in opposition to him or to his ful- eth through righteousness, unto eterness, considered as in hiinself, or with- nal life, by Jesus Christ our Lord.” out us; nor can any measure or de. Rom. üi. 25, iv. 8, v. 20, 21. gree of light received from Christ, be

“Signed on behalf of the Meeting, properly called the fulness of Christ, or Christ as in fulness, nor exclude

“JONATHAN EVANS, Clerk.” him from being our complete Saviour; In transcribing this singular proand where the least degree or measure duction for your Journal, I have taken of this light and life of Christ within, the liberty to mark such passages for is sincerely waited in, followed and insertion in italics, as appear to reobeyed, there is a blessed increase of quire the particular attention of a light and grace known and felt: as certain, and I trust an increasing class the path of the just, it shines more of your readers, carefully noting with and more, until the perfect day; and inverted comias every text which was thereby growing in grace, and in the so distinguished in my MS. I was knowledge of God and of our Lord desirous of comparing it with a printand Saviour, hath been and is truly ed copy, particularly on account of the experienced.Prov. iv. 18; 2 Pet. iii. exceptionable manner in which the far 18.

greater part of the texts quoted are Eleventh. “Wherefore we say, that mixed up with the assertions, notions whatever Christ then did, both living and confessions of the faith of its and dying, was of great benefit to compilers, as if their opinions and the salvation of all that have believed, doctrines were of equal authority with and now do, and that hereafter shall those of the sacred writers; but I have believe in him unto justification and not succeeded in obtaining the sight acceptance with God. But the way of a single copy of the large edition to come to that faith to receive and which was printed. Such an interobey the manifestation of his divine mixture the doctrines which Christ light and grace in the conscience, and and his apostles taught, with their which leads men to believe and value, own apprehensions concerning revealand not to disown or undervalue Christ ed truth, distinguishable as they easily as the common sacrifice and inediator; are by the well-informed scriptural for we do affirm, that to follow this Christian, is not to treat the Divine holy light in the conscience, and to Oracles with becoming respect and turn our minds and bring all our deeds due veneration; though such a pracand thoughts to it, is the readiest, nay tice may induce the simple but honest the only right way, to have true liv- inquirer to mistake the hay and the ing and sanctifying faith in Christ, as stubble of man's invention for the he appeared in the flesh, and to dis- foundation which Christ hath laid. cover the Lord's body, coming and To others, who more justly appresufferings aright, and to receive any ciate the true character of the sacred real benefit by him, as our only sacri- records, such doings will rather evince fice and mediator, according to the the great extent of the self-delusion beloved disciple’s emphatical testimo- of its authors. Yet I do not, after ny, 'If we walk in the light, as he their example, account it “a delusion (God) is in the light, we have fellow- of the Devil.” ship one with another, and the blood The 1st, 4th, and the six last Articles of Jesus Christ his Son cleanseth us of this symbol of their faith, exhibit from all sin.'” I Cor. xi. 29; 1 John each of thein one or more examples i. 7.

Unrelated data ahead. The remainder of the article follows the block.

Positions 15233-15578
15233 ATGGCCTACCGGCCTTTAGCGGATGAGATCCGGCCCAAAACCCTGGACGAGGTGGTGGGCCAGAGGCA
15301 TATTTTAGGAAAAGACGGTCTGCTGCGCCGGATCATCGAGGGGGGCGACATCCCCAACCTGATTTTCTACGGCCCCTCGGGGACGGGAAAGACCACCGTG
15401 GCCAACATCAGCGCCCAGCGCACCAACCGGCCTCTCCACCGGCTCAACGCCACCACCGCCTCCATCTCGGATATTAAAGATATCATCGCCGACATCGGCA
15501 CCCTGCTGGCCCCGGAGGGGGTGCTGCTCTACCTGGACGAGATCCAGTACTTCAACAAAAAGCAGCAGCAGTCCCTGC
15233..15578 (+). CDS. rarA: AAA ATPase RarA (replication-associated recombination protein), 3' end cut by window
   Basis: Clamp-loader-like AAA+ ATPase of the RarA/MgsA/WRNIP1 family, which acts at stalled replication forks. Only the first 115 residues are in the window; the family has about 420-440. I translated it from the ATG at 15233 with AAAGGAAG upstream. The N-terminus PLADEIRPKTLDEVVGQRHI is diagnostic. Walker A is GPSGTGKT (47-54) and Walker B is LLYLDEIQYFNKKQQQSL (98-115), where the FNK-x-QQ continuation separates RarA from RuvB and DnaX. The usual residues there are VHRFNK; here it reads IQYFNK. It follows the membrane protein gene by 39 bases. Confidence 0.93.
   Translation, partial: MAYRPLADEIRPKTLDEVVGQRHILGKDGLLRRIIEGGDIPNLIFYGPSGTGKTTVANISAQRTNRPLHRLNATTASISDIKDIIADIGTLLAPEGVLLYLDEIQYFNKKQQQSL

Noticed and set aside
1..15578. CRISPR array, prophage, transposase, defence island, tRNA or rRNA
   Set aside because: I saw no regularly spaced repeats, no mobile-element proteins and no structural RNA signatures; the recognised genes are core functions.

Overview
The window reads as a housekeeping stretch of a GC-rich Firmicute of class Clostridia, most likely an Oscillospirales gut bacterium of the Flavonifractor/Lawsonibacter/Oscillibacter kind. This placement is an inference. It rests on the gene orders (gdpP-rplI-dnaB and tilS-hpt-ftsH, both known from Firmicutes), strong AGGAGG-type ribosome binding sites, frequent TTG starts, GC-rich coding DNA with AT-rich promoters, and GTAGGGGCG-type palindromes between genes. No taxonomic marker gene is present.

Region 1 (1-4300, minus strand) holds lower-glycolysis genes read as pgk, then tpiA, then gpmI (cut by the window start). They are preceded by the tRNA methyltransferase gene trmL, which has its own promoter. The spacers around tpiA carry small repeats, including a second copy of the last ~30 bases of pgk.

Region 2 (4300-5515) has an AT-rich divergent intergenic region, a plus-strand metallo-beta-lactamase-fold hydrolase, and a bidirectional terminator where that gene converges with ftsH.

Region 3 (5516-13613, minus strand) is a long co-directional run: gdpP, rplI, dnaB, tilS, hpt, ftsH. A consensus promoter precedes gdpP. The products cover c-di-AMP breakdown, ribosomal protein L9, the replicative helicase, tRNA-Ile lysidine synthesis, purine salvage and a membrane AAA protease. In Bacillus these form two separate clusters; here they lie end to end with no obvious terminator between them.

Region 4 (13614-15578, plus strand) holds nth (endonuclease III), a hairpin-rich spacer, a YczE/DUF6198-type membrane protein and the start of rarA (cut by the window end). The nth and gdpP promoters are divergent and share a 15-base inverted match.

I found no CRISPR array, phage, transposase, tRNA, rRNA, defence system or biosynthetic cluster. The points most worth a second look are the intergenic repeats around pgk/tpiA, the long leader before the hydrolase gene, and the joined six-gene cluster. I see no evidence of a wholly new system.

of this improper practice, the true Twelfth.“ By the propitiatory sa- character of which in each case, will crifice of Christ without us, we, truly be apparent on examination. Trustrepenting and believing, are through ing the memorable rejection of this the mercy of God justified from the intended imposition on the Yearly imputation of sins and transgressions Meeting of Friends, held at Philathat are past, as though they had delphia in 1823, will, wherever it is never been committed. And by the known, bave a tendency to prevent mighty work of Christ within us, the any similar attempt being successful power, nature and habits of sin are among them, on this or on that side destroyed; that as sin once reigned the Atlantic, I am, &c. unto death, even so now, grace reign



Sir, Islington, June 14, 1824. Society for the Relief of the Necessi1. N my Obituary of the late Rev. tous Widows and Children of Pro

B. Marten, of the General Baptist testunt Dissenting Ministers of the Unitarian Chapel, Dover (XVIII. 670),

Three Denominations. I mentioned that in his last letter to

THEN a minister of the gospel, ine, he communicated a plan for pay

who has devoted a long and ing off the remaining debt of the laborious life, with acceptance and Chapel. That plan I beg leave to lay usefulness, for the promotion of the before you with brevity. The debt cause of religion, is reinoved by death, incurred is 9201.

, the Chapel having his name should be had in grateful cost 2000 guineas, being one of the remembrance, and his widow and neatest and most commodious for children should inherit a portion of public worship in the kingdom.